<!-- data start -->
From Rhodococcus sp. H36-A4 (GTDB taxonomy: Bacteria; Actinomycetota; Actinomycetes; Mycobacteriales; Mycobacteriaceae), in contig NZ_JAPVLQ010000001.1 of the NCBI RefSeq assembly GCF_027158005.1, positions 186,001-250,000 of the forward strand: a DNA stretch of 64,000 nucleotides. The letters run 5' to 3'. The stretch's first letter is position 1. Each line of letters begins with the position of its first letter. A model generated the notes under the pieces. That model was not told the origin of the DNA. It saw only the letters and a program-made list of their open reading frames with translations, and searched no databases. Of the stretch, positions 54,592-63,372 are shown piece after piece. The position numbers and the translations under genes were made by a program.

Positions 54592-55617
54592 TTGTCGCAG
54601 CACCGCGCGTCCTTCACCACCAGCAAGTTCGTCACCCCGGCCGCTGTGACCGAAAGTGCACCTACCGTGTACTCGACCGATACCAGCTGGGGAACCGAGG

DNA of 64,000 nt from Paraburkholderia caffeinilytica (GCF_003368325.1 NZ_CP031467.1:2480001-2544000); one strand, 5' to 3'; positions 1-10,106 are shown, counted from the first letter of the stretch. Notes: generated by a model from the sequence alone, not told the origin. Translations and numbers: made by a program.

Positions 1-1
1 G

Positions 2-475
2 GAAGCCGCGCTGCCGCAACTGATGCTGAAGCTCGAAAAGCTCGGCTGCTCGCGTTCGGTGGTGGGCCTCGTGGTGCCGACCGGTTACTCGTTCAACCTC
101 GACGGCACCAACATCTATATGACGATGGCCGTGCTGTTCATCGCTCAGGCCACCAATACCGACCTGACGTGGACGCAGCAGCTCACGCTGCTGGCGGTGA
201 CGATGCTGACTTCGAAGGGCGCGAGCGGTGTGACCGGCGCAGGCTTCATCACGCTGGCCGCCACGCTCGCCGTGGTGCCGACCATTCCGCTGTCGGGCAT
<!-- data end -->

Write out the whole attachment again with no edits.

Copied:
From Rhodococcus sp. H36-A4 (GTDB taxonomy: Bacteria; Actinomycetota; Actinomycetes; Mycobacteriales; Mycobacteriaceae), in contig NZ_JAPVLQ010000001.1 of the NCBI RefSeq assembly GCF_027158005.1, positions 186,001-250,000 of the forward strand: a DNA stretch of 64,000 nucleotides. The letters run 5' to 3'. The stretch's first letter is position 1. Each line of letters begins with the position of its first letter. A model generated the notes under the pieces. That model was not told the origin of the DNA. It saw only the letters and a program-made list of their open reading frames with translations, and searched no databases. Of the stretch, positions 54,592-63,372 are shown piece after piece. The position numbers and the translations under genes were made by a program.

Positions 54592-55617
54592 TTGTCGCAG
54601 CACCGCGCGTCCTTCACCACCAGCAAGTTCGTCACCCCGGCCGCTGTGACCGAAAGTGCACCTACCGTGTACTCGACCGATACCAGCTGGGGAACCGAGG

DNA of 64,000 nt from Paraburkholderia caffeinilytica (GCF_003368325.1 NZ_CP031467.1:2480001-2544000); one strand, 5' to 3'; positions 1-10,106 are shown, counted from the first letter of the stretch. Notes: generated by a model from the sequence alone, not told the origin. Translations and numbers: made by a program.

Positions 1-1
1 G

Positions 2-475
2 GAAGCCGCGCTGCCGCAACTGATGCTGAAGCTCGAAAAGCTCGGCTGCTCGCGTTCGGTGGTGGGCCTCGTGGTGCCGACCGGTTACTCGTTCAACCTC
101 GACGGCACCAACATCTATATGACGATGGCCGTGCTGTTCATCGCTCAGGCCACCAATACCGACCTGACGTGGACGCAGCAGCTCACGCTGCTGGCGGTGA
201 CGATGCTGACTTCGAAGGGCGCGAGCGGTGTGACCGGCGCAGGCTTCATCACGCTGGCCGCCACGCTCGCCGTGGTGCCGACCATTCCGCTGTCGGGCAT